Business strategy from michael porter to blue oceans to what's the problem

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MBA students and Business Majors this presentation introduces you to the leading strategy gurus over the past few decades. Michael Porter, generic strategy, Blue Ocean Strategy, and more are examined in this easy to follow presentation

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Business strategy from michael porter to blue oceans to what's the problem

  1. 1. Five Perspectives of Business Strategy? By Dr. Michael McDermott mcdermottm1@nku.edu24/01/2013 1
  2. 2. Perspectives on Strategy: Five Schools of thoughtAuthor Published Key Concept CommentsMichael Porter 1980s Competitive Positioning The Dominant viewKim & Maubergne Early 2000s Blue Ocean StrategyRichard Rumelt 2011 Good vs Bad StrategyCynthia 2008 Leadership and StrategyMontgomeryBrian Solis, others 2011 Social Business Evolving24/01/2013 2
  3. 3. Perspectives on Strategy: Five Schools of thought Author Key Concept Objective Michael Porter Competitive Establish a clear Positioning (i.e. competitive position Generic Strategy) Kim & Maubergne Blue Ocean Strategy Create a new market with no competition Richard Rumelt Good vs Bad Strategy Focus on the “big problem” Cynthia Leadership and Strategy and leadership Montgomery Strategy must be interconnected Solis and others Social Business Engagement to create value24/01/2013 © McDermott, 2013 3
  4. 4. Michael Porter and Strategy24/01/2013 4
  5. 5. Michael Porter & Competitive Position24/01/2013 5
  6. 6. Operational Effectiveness Explains Initial Success of Asian Companies (i.e. a low cost generic strategy) 2020s- Chinese 1990s-2010s companies South are winners Korean companies 1960s-80s are winners Japanese companies are winners © McDermott, 2012. 6
  7. 7. Where we place a company depends upon the definition of the industry that it competes in.24/01/2013 7
  8. 8. Porter’s value chain – this has to focus on achieving cost minimization or differentiation.24/01/2013 8
  9. 9. Generic Strategy and Porter’s Five ForcesThe Five Forces of Industry analysis 24/01/2013 9
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  12. 12. Competitive Position – Strategy Clock The “greenish” area is non-viable24/01/2013 12
  13. 13. 2. Blue Ocean Strategy24/01/2013 13
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  21. 21. This looks at the Strategy Canvass for traditional circuses (i.e. red) vs Cirque du Soleil 24/01/2013 21
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  27. 27. Rumelt on Strategy24/01/2013 27
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  31. 31. Apple’s Strategy Journey Flourishing, 2001- Turnaround present Survival mode, mid Company defines its problem at each stage 1990sConsider what the company did at each stage 24/01/2013 31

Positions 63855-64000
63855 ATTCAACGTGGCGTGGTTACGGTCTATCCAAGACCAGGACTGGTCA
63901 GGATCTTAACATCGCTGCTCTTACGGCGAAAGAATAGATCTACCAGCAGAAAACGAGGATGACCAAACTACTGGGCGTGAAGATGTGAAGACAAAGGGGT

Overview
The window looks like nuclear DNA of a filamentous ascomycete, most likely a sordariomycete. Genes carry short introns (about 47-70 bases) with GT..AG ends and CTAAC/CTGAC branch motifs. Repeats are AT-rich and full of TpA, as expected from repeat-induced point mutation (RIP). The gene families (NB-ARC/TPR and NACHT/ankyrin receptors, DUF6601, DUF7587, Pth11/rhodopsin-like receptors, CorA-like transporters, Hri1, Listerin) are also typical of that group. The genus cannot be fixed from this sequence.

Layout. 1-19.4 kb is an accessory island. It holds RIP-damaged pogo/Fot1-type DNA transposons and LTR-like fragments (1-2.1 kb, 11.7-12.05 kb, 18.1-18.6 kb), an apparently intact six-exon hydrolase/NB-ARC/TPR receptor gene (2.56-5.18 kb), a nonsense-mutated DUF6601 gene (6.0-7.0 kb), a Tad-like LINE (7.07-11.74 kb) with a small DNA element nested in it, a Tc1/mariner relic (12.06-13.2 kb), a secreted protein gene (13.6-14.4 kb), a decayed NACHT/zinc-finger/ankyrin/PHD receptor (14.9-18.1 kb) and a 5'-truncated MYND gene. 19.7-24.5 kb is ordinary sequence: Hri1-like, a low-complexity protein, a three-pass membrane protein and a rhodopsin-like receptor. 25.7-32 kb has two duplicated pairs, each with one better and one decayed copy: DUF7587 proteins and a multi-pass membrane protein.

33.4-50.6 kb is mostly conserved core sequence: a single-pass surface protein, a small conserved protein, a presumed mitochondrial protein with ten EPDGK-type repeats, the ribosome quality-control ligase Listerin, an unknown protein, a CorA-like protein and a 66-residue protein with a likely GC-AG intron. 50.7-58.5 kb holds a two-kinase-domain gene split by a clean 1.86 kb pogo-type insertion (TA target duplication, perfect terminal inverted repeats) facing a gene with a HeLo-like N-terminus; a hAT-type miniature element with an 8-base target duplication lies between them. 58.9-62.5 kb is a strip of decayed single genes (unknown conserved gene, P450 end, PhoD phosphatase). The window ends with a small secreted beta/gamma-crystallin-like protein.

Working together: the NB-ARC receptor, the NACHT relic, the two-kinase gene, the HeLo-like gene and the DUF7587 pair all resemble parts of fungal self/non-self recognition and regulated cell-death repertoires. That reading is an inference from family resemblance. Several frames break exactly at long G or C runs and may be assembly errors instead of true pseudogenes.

32. 32. 1990s: BMW and Mercedes24/01/2013 32
  33. 33. Figure 1: BMW’s Decision to invest in the U.S.A. in the 1990s Push Factors Strength of High Labor Strong Remote from DM vs US$ Costs unions key market BMW’s Decision to Invest in the USA Overcome 10% Weak unions in import tax South Low labor Largest costs international market Response to Opportunity to introduce competitive threat manufacturing processes from Japan Pull Factors
  34. 34. What’s the “Big problem” facing these companies?24/01/2013 34
  35. 35. Moneyball (2011)24/01/2013 35
  36. 36. 4. Strategy and Leadership No matter how accomplished the strategy, can it “work” in the absence of effective leadership?24/01/2013 36
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  39. 39. The Role of the Strategist• To find and examine all the evidence to determine the problem – It’s vital to be able to ask the right questions – If you do not ask the right questions, then you cannot find the right answer• To design a solution24/01/2013 39
  40. 40. The Strategist is both Detective and Designer24/01/2013 40
  41. 41. Strategy at the Corporate Level• A blurring of competitive position is clearly a problem• This causes rampant confusion internally and externally• So establish an unambiguous competitive position24/01/2013 41
  42. 42. Strategy at the Corporate Level• Sources of problems can be found when examining:1. The remote external environment2. The broad competitive environment3. Rivals4. The market5. The company24/01/2013 42
  43. 43. The Strategy Detective’s Tools: The External Environment The External • PEST or PESTEL analysis Remote • Political, Economic, Social, Technological Environment The Broad • Porter’s Industry Analysis Five Forces Model Competitive • Industry Life Cycle • Company analysis (see section on internal analysis) Environment • Market Segmentation The Market • Customer Relationships • Product Life Cycle24/01/2013 43
  44. 44. The Strategy Detective’s Tools: The Internal Environment •Core competencies; The Internal •Porter’s Value Chain; Environment Functional Analysis; BCG Matrix; Ansoff’s Matrix24/01/2013 44
  45. 45. Strategy is all about choice and saying ‘no’24/01/2013 45
  46. 46. What is a Strategist?• A decision-maker? – Look at options and pick ‘the best’• Or a designer?• Yes, he/she designs a novel response24/01/2013 46
  47. 47. The Strategy Designer• You are allowed only one objective and it must be feasible• What one single feasible objective, when accomplished, would make the biggest difference?• Now design a strategy and make it happen.24/01/2013 47